It makes sense to assume that strong treatments are necessary for clearing up stubborn acne and rosacea, but they can actually make those inflammatory conditions worse. Azelaic acid is the answer. Instead of soothing your skin, many common remedies for redness and pimples can make it more flaky or inflamed. Azelaic acid, a lesser-known active ingredient in acne treatment, is much gentler than most. In fact, it’s not only safe to use with a variety of additional products and actives, but it’s even considered generally safe to use during pregnancy, which you can’t say about some other acne-treating ingredients like retinol (keep scrolling for more details on that).
Are you interested in switching from harsher products to something more gentle for your skin? This is what you need to know about treating redness or acne with azelaic acids, both prescription and over-the-counter.
What is azelaic acid and how does it affect your skin?
“Azelaic Acid is a dicarboxylic acid, which is naturally synthesized by yeast. Now it’s made from products like barley and wheat,” says Temitayo A Ogunleye, MD, assistant professor of clinical dermatology at the University of Pennsylvania Perelman School of Medicine.
Azelaic Acid and acne are linked in this way: Azelaic acids have antibacterial properties which contribute to both its acne-fighting abilities and its effectiveness at calming skin and preventing inflammation. Dr. Ogunleye states that azelaic acids is useful for people suffering from rosacea because of its anti-inflammatory properties. “In short, bacteria is the friend of acne and rosacea. Acne is caused by the overgrowth of yeast or bacteria in the pores. Azelaic acid reduces these organisms on the skin, and calms inflammation, redness, and swelling,” says Azadeh Shirazi, MD, board-certified dermatologist and owner of La Jolla Laser Derm in La Jolla, California. Dr. Ogunyele says that acne bacteria trigger the production of inflammatory cytokines. These cytokines are part of your immune response to pathogens.
Dr. Shirazi states that azelaic acids can reduce acne-causing bacteria and has gentle exfoliating qualities. It can remove dead skin cells from the outer layer of your skin, the stratum corneum. This will result in a smoother, brighter complexion. Regular exfoliation, which can unclog pores, may make breakouts less likely. Dr. Shirazi says that while salicylic acid and glycolic acid are also commonly recommended for acne-prone skin types, they can cause irritation and flakes more often than azelaic acids.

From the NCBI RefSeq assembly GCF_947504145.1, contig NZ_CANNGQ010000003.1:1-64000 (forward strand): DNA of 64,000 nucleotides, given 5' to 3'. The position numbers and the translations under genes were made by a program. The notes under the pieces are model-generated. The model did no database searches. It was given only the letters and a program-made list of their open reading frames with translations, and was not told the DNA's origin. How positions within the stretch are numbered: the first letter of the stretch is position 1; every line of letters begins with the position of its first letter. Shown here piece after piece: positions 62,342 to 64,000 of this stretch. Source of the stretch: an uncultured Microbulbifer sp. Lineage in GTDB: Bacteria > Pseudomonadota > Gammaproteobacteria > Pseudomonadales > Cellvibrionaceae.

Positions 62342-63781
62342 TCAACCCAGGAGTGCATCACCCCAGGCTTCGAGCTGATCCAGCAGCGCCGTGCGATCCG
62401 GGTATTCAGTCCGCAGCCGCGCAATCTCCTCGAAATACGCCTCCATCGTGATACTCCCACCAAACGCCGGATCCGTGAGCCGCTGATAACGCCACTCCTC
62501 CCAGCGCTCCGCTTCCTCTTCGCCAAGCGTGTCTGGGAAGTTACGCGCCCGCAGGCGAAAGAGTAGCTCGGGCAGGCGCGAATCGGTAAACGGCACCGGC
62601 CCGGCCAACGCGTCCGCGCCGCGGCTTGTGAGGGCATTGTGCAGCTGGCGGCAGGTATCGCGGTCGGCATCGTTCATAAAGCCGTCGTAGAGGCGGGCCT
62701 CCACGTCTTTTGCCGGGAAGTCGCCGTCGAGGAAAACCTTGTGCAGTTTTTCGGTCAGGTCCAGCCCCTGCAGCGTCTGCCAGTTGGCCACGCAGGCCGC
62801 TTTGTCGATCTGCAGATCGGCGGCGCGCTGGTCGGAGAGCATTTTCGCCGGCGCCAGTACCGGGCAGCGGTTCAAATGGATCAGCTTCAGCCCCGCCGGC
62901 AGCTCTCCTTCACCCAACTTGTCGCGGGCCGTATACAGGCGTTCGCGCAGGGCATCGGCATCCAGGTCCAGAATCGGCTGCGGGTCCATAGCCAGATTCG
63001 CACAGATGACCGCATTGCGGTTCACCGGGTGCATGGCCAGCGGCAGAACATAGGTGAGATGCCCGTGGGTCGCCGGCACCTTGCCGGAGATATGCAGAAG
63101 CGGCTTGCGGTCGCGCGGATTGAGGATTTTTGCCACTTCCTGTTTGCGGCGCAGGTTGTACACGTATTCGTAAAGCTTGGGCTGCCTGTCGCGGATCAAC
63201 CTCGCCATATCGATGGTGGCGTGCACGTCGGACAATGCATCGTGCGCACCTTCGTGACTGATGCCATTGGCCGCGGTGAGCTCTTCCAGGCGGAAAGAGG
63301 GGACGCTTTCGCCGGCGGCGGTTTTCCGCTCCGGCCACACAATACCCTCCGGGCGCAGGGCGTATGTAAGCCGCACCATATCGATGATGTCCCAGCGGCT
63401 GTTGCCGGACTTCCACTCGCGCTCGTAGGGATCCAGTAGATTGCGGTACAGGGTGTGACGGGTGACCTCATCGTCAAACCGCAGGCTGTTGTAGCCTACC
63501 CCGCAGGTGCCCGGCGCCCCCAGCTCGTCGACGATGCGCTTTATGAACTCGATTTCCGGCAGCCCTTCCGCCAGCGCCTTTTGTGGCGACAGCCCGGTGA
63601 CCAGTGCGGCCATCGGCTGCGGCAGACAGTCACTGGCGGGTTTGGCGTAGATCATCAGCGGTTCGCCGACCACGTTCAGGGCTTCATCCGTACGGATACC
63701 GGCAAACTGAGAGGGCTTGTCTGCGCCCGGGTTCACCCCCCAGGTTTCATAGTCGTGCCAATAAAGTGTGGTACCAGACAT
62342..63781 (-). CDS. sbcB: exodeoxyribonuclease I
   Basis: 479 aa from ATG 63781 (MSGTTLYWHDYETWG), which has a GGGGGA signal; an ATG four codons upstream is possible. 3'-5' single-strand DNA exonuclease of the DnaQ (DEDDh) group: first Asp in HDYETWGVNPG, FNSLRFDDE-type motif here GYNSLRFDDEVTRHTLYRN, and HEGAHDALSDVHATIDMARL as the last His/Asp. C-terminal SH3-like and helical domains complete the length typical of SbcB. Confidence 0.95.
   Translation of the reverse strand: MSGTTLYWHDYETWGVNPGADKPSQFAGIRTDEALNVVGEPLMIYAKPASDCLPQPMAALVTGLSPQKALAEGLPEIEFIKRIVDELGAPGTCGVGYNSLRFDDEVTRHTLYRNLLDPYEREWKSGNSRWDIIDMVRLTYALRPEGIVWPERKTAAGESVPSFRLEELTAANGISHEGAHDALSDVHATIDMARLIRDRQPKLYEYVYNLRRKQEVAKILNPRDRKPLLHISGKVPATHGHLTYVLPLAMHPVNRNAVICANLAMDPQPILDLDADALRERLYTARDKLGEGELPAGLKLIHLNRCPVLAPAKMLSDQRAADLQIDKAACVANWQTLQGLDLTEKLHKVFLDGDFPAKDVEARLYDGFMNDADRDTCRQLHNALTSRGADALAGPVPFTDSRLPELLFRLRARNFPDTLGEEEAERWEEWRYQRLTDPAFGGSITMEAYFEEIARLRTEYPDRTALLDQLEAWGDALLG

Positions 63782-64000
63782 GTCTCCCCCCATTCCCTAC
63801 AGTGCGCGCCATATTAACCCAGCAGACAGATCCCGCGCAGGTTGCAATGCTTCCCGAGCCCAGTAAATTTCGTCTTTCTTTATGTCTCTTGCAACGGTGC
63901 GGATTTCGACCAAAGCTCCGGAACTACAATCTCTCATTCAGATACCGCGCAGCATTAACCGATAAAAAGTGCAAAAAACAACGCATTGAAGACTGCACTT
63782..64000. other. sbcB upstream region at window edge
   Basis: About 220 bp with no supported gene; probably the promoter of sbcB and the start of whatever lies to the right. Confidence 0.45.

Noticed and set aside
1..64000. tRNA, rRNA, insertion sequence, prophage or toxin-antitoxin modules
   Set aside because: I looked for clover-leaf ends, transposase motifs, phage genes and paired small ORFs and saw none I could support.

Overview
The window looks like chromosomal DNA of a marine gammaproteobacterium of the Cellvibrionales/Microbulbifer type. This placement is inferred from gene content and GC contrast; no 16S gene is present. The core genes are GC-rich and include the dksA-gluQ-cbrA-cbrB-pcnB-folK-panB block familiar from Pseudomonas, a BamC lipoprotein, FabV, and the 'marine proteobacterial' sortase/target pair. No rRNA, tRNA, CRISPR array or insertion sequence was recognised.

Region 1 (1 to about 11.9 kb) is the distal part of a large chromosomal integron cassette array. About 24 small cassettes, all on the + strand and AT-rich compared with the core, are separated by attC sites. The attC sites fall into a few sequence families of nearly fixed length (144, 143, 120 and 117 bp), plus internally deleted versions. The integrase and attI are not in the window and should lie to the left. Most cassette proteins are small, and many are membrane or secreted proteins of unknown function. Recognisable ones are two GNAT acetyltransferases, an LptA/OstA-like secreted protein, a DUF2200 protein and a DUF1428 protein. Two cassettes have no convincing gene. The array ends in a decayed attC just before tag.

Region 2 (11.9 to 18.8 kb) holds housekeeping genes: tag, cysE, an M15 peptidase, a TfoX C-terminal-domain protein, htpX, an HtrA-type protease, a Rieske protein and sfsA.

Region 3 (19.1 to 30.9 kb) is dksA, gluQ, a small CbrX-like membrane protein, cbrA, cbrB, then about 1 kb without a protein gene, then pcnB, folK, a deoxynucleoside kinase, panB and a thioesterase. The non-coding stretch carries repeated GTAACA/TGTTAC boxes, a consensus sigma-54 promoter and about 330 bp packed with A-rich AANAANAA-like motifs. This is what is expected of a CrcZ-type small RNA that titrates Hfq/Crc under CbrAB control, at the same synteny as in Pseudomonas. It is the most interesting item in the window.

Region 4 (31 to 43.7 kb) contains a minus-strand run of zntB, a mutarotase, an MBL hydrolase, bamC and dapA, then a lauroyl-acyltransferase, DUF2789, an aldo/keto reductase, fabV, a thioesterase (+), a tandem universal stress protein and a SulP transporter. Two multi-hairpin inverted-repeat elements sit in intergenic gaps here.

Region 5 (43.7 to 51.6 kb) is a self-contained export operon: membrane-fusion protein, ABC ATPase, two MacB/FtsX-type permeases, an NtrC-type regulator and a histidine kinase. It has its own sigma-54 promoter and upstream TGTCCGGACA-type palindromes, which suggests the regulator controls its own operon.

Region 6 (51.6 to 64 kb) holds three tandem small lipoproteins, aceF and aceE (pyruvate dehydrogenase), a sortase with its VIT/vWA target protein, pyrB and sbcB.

Azelaic acid has been shown to be a skin brightener. It inhibits tyrosinase which is an enzyme that produces pigment. Dr. Shirazi agrees. While dermatologists may recommend vitamin C for reducing skin pigment, azelaic acids can be a gentler alternative to fading dark spots. Dr. Shirazi explains that vitamin C can cause skin reactions or even make people break out. Azelaic acid is a great substitute.
Azelaic acid can be very effective in calming inflammation and fading hyperpigmentation. “Because of its anti-inflammatory, mild antimicrobial, and tyrosinase-inhibiting properties, it can help with acne and rosacea as well as help fade the hyperpigmentation associated with acne blemishes,” says Susan Massick, MD, board-certified dermatologist at The Ohio State University Wexner Medical Center.
What prescription options are available for azelaic acids?
Azelaic acids can be prescribed in two concentrations. Finacea has azelaic Acid 15%, and Azelex has azelaic Acid 20%. Both are available in azelaic Acid gel and azelaic Acid foam.
And we have a pretty good idea that both are effective: A systematic review of the clinical trials of both concentrations published in 2006 in JAMA Dermatology included data from five studies (873 participants). Researchers concluded that both azelaic acids 15% and 20% were effective in treating rosacea, particularly the pustules and papules. “The other common symptoms – persistent flushing and visible blood vessels -are notoriously difficult to manage without laser treatments,” says John G. Zampella, MD, assistant professor in the Ronald O. Perelman Department of dermatology at NYU Langone Health.